Timbuk2’s made in San Francisco small Classic Messenger bag has been in my arsenal for the last week or so. This post won’t be a review, but rather a quick tour via several quick, handheld shots. This is the Timbuk2 “Classic” Messenger, size small, in black/black/black (1680 denier ballistic nylon) with the logo in Citron.  Also pictured is the “Tough Tek” rubberized strap pad:

Inside, the bag is equipped with the  “Laptop Loveglove;” you can see the leading edge of my MacBook Air peeking out. The Loveglove is a molded foam sleeve that’s suspended from the sides of the bag; as you can see, it features molded studs or dimples, which provide a little extra isolation and protection. The interior color (you can see a bit at the top of this shot) is “Old Gold,” by the way:

On the front of the bag are three zippered compartments which are handy for all manner of small items:

On the right (leading) edge of the front panel is the zipper to a hidden compartment that’s handy for boarding passes, or a (how quaint!) checkbook; you can reach under the bag’s flap and locate this zipper fairly easily, once you’ve tried it a few times:

The locking cam hardware performs the same function as those found on the offshore-manufactured Timbuk2 bags, but is a bit more sophisticated in appearance:

How is the cam lock helpful? Most times, if you’re using the bag as a daily bag, you’ll simply wear it over your shoulder, resulting in a large loop of extra strap material, as shown below. But for extra security and stability (say, you have to carry a large box, or a shopping bag or two), you’ll want to wear the bag messenger style, with the strap on your opposite shoulder. Just release the cam and the excess shoulder strap material is instantly released, making the switch to over your head/on your other shoulder easy:

A full review will follow in a week or two; for the moment, I’m really enjoying this bag. See it at the Timbuk2 site: Timbuk2 Small Classic Messenger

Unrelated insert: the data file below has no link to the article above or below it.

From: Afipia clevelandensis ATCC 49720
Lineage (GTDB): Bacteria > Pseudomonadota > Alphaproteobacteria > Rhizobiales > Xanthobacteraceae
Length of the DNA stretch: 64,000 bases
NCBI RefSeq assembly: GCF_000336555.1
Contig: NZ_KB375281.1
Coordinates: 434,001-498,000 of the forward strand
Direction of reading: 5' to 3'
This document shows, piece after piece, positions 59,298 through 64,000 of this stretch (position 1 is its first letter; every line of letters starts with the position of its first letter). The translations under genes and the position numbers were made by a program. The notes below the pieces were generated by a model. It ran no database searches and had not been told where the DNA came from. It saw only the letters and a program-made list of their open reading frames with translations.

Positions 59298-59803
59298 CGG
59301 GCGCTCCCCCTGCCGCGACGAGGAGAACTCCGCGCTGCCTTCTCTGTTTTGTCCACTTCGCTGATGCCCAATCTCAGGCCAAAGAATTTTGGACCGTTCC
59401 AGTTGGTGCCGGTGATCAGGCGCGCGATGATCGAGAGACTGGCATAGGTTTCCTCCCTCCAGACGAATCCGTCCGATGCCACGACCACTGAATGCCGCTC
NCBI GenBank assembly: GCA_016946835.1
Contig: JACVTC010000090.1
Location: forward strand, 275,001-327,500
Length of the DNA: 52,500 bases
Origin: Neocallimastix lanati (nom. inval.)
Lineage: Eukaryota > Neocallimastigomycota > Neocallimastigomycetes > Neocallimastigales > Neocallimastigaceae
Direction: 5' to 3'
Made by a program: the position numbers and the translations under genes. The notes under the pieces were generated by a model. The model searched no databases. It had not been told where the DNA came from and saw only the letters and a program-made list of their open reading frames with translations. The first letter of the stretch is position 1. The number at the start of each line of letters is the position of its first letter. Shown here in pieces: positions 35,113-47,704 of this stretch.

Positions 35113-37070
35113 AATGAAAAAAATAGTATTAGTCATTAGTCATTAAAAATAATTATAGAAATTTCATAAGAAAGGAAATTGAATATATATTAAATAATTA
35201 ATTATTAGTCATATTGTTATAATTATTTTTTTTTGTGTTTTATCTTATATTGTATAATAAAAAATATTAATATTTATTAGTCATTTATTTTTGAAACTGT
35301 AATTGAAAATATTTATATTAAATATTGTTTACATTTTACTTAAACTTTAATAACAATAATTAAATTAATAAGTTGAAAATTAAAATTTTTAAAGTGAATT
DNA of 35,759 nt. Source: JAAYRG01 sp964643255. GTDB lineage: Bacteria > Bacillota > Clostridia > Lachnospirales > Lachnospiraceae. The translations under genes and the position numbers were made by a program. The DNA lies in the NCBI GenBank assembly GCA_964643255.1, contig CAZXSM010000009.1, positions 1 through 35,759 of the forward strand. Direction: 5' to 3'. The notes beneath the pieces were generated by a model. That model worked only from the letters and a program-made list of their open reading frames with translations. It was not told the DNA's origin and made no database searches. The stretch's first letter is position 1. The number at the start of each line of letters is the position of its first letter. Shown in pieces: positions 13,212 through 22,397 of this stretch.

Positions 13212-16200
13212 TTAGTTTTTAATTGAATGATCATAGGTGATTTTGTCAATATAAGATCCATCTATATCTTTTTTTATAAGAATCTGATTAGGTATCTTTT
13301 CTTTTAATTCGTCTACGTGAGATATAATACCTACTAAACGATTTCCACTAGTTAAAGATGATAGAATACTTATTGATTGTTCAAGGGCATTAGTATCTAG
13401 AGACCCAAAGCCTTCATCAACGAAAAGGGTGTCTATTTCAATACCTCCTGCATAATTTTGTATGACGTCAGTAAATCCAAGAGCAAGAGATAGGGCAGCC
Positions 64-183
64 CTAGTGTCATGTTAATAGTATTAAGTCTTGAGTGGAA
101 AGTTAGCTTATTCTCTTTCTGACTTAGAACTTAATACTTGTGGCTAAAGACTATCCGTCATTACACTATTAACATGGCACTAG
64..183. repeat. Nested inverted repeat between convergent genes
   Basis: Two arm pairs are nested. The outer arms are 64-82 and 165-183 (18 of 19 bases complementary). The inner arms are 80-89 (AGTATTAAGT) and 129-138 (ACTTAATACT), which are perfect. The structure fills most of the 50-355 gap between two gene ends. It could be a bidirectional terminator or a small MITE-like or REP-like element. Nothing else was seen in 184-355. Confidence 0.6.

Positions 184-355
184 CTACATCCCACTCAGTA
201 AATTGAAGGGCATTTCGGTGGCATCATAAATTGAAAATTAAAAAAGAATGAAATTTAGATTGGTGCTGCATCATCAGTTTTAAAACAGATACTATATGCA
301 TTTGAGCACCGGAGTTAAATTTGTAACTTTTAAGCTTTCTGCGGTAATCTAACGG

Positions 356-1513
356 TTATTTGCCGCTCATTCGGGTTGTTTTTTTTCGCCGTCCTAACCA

The custom Timbuk2 bags are all made in San Francisco; off the shelf bags, like the Freestyle I reviewed a few weeks ago, are made offshore. When you opt for a custom bag, you can specify the bag’s colors, accents, and features to exactly suit your needs; a dizzying array of materials and colors is available.  I’ll do some direct comparisons between the custom and off the shelf bags in my full review. Stay tuned.

Similar Posts:

Share and Enjoy !

0 0 0

12 Comments on Quick photo tour: Timbuk2 custom small classic messenger bag

  1. Jeff Mac says:

    Interesting bag, looking forward to your full review…can you give us an idea how much you can put in the bag?


    Kevin Reply:


    I’ll cover it in the review, but as pictured it holds my MB Air in the sleeve, a spiral bound 8.5 x 11″ notebook, a manila folder with travel itineraries, and a couple of print magazines; there’s A LOT of room left over.

    Capacity is 14.5 liters. The Freestyle I reviewed earlier is, in Timbuk2’s nomenclature, an “Extra Small” messenger bag.


  2. Brian Newman says:

    I tightened up the big loop below the cam using that other buckle thing.


    Kevin Reply:

    Doing so negates the function of the cam lock, however. If you want the strap longer so you can wear it messenger-bag-style, there’s no quick way to do so.


    Brian Newman Reply:

    I wear my bag pretty “high and tight” so the loop was 20″ big. When the cam would catch on something, the bag would fall down below my ass. I tightened it up so there was only about 10″ of travel.